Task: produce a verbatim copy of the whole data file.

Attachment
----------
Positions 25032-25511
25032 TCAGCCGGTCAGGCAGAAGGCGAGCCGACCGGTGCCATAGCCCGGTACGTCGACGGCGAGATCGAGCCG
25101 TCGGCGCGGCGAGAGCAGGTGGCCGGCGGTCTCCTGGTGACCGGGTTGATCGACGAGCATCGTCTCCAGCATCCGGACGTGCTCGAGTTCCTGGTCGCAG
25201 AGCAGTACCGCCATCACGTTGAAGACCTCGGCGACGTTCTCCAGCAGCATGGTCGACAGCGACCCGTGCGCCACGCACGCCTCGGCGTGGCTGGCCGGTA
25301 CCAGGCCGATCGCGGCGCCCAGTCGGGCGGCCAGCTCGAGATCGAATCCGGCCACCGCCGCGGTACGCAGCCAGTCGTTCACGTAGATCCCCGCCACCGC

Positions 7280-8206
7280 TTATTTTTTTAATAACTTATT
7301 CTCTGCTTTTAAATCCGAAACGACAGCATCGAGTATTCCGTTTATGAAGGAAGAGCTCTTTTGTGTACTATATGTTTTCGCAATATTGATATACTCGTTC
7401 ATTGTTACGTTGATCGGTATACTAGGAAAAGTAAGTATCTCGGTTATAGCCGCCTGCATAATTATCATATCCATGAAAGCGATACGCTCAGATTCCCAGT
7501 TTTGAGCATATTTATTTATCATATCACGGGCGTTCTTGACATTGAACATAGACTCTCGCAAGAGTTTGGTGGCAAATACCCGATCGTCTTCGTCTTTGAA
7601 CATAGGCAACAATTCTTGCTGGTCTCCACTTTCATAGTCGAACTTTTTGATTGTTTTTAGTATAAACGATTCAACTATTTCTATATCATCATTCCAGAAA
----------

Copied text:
Positions 25032-25511
25032 TCAGCCGGTCAGGCAGAAGGCGAGCCGACCGGTGCCATAGCCCGGTACGTCGACGGCGAGATCGAGCCG
25101 TCGGCGCGGCGAGAGCAGGTGGCCGGCGGTCTCCTGGTGACCGGGTTGATCGACGAGCATCGTCTCCAGCATCCGGACGTGCTCGAGTTCCTGGTCGCAG
25201 AGCAGTACCGCCATCACGTTGAAGACCTCGGCGACGTTCTCCAGCAGCATGGTCGACAGCGACCCGTGCGCCACGCACGCCTCGGCGTGGCTGGCCGGTA
25301 CCAGGCCGATCGCGGCGCCCAGTCGGGCGGCCAGCTCGAGATCGAATCCGGCCACCGCCGCGGTACGCAGCCAGTCGTTCACGTAGATCCCCGCCACCGC

Positions 7280-8206
7280 TTATTTTTTTAATAACTTATT
7301 CTCTGCTTTTAAATCCGAAACGACAGCATCGAGTATTCCGTTTATGAAGGAAGAGCTCTTTTGTGTACTATATGTTTTCGCAATATTGATATACTCGTTC
7401 ATTGTTACGTTGATCGGTATACTAGGAAAAGTAAGTATCTCGGTTATAGCCGCCTGCATAATTATCATATCCATGAAAGCGATACGCTCAGATTCCCAGT
7501 TTTGAGCATATTTATTTATCATATCACGGGCGTTCTTGACATTGAACATAGACTCTCGCAAGAGTTTGGTGGCAAATACCCGATCGTCTTCGTCTTTGAA
7601 CATAGGCAACAATTCTTGCTGGTCTCCACTTTCATAGTCGAACTTTTTGATTGTTTTTAGTATAAACGATTCAACTATTTCTATATCATCATTCCAGAAA